London Fantasia

November 6, 2017



London Fantasia – Clive Richardson


This piece of music carries a lot of personal meaning for me. The photocopy on the opposite page is my grandfather’s copy from 1945. We called my grandfather ‘Umpah’, because he was a brilliant musician, composer and conductor, and he often conducted to the rhythm of ‘Um-pah-pah, Um-pah-pah’, hence he adopted the name Umpah. He played this piece every time we went to visit from as young as I can remember. I think it was his favourite piece to play, and it is becoming mine too. He was the best pianist I have ever met, and he was always a big encouragement with my piano-playing. Always critical, which at the time I wasn’t sure I appreciated, but looking back, it taught me to take criticism constructively and use it to improve. He was the reason I was exposed to piano music from such a young age – we have family videos of me running around our old living room in circles to Umpah’s compositions – he used to write his own music for this very purpose because he knew how much we loved it. I hope he wrote them down, because I would love to be able to play them to my kids in the future. That’s a good point, I should ask my grandma if she has a copy of them.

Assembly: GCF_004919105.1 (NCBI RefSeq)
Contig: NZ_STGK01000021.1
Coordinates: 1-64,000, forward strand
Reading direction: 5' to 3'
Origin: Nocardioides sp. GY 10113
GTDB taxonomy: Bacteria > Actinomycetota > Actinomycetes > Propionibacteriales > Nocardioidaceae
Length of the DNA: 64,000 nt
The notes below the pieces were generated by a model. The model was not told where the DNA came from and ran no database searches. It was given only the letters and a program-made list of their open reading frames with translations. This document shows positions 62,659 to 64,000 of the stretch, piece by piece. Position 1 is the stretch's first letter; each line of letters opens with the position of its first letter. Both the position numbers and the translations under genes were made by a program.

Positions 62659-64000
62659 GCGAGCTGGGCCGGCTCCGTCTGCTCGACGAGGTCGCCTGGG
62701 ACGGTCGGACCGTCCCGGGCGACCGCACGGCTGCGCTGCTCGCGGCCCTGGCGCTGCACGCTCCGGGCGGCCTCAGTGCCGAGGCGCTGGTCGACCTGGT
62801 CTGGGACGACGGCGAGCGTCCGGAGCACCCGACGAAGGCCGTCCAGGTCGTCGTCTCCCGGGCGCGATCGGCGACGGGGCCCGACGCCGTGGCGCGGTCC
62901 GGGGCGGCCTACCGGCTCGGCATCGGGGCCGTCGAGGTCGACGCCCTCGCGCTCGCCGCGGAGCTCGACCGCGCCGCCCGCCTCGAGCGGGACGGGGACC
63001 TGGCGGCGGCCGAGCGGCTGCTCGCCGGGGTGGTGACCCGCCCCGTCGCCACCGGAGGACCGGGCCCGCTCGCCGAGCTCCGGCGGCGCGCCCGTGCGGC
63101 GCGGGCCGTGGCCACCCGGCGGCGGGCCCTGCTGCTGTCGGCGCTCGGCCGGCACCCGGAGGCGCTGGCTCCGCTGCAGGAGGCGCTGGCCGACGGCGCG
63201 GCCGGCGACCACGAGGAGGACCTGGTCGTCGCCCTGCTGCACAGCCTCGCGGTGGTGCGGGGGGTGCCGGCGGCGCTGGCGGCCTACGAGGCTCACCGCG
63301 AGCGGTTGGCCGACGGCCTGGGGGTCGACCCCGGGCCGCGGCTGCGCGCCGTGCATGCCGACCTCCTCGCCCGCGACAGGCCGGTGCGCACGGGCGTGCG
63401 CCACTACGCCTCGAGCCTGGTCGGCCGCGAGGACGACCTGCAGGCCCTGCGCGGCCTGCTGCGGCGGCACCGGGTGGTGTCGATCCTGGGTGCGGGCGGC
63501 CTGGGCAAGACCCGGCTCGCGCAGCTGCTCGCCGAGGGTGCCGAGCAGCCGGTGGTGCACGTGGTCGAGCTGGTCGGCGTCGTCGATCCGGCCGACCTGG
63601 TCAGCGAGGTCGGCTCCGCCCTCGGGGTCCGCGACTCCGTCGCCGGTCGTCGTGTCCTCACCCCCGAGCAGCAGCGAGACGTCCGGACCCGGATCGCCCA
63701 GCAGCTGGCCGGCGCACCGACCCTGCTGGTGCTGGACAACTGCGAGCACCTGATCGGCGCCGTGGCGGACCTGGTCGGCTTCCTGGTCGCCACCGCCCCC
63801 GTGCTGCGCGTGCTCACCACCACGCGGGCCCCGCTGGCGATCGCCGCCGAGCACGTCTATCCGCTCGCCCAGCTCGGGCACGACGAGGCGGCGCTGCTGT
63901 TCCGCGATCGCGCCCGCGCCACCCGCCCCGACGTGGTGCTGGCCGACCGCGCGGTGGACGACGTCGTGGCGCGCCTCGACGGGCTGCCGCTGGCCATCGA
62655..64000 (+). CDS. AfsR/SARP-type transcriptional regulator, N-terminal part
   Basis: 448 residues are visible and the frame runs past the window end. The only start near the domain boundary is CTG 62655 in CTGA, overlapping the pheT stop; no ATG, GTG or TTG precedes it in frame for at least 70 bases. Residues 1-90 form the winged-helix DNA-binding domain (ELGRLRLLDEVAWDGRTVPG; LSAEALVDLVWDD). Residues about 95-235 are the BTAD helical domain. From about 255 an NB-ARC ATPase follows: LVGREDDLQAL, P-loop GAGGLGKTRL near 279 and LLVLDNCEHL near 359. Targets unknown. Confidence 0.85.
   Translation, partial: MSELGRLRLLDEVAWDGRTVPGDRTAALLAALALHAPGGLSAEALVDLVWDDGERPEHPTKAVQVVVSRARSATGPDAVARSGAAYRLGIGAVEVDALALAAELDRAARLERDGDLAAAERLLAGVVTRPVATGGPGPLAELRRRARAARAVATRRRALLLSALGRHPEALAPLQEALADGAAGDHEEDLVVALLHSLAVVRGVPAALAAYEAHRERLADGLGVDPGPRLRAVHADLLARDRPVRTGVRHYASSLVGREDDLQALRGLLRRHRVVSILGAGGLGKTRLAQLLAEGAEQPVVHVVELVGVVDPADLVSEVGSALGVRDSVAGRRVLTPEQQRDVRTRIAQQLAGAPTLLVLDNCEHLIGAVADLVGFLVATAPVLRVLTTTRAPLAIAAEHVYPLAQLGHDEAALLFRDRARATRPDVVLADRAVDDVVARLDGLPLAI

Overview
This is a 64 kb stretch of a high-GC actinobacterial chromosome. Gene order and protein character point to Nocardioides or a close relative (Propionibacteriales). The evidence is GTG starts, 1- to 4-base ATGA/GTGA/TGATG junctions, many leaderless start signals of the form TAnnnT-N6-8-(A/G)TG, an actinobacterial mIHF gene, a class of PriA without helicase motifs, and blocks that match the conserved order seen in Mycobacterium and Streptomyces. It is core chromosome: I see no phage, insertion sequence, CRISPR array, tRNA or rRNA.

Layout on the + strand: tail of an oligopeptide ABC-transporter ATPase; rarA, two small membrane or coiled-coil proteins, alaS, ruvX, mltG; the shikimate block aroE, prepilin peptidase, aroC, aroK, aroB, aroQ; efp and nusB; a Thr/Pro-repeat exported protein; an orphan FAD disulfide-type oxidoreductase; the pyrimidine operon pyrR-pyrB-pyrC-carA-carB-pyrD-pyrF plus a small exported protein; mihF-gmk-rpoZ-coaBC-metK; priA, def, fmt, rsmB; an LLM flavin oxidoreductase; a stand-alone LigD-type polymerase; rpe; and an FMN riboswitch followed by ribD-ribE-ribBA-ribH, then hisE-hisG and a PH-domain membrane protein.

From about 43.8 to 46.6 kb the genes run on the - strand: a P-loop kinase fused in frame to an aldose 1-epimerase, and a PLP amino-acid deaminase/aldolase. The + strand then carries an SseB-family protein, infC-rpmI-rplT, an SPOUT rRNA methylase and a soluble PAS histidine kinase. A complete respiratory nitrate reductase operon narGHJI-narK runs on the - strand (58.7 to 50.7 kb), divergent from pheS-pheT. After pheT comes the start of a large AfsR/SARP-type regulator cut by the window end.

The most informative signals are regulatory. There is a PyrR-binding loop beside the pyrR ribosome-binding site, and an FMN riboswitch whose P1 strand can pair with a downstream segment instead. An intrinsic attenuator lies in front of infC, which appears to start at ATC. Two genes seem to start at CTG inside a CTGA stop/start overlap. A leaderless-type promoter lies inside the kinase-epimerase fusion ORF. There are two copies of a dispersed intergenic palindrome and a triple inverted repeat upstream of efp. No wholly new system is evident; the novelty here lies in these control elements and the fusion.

This piece of music is magnificent. It’s majestic, grand, exciting and complexly beautiful. I wish I had a recording of Umpah playing it, but sadly he passed away before I had the chance. And so I have set myself the task of learning it myself. I am still in the process of learning it, hence why there is no recording on the online blog because it is definitely not up to scratch yet! But someday soon, I will record it.


Writing this journal has taught me to look for things and meanings that I don’t initially see. So, I opened up the sheet music to this piece, like I have done hundreds of times, and actually took notice of the first page, before the music starts. It said this:


‘LONDON FANTASIA was conceived by Clive Richardson during the height of the Air Blitz on London in 1940 and is a musical picture of a representative day in the life of that great city at that time. This Theme symbolises the eternal romance and dauntless spirit of London.’


I did not realise, until reading this, that this piece not only means a lot because it was played so beautifully by Umpah, but it tells a story of my home-town. It has made me think in a very different way when playing this piece of music. I think this is what the Medical Humanities does – it makes you think in a very different way than you would have before, opening up new perspectives.

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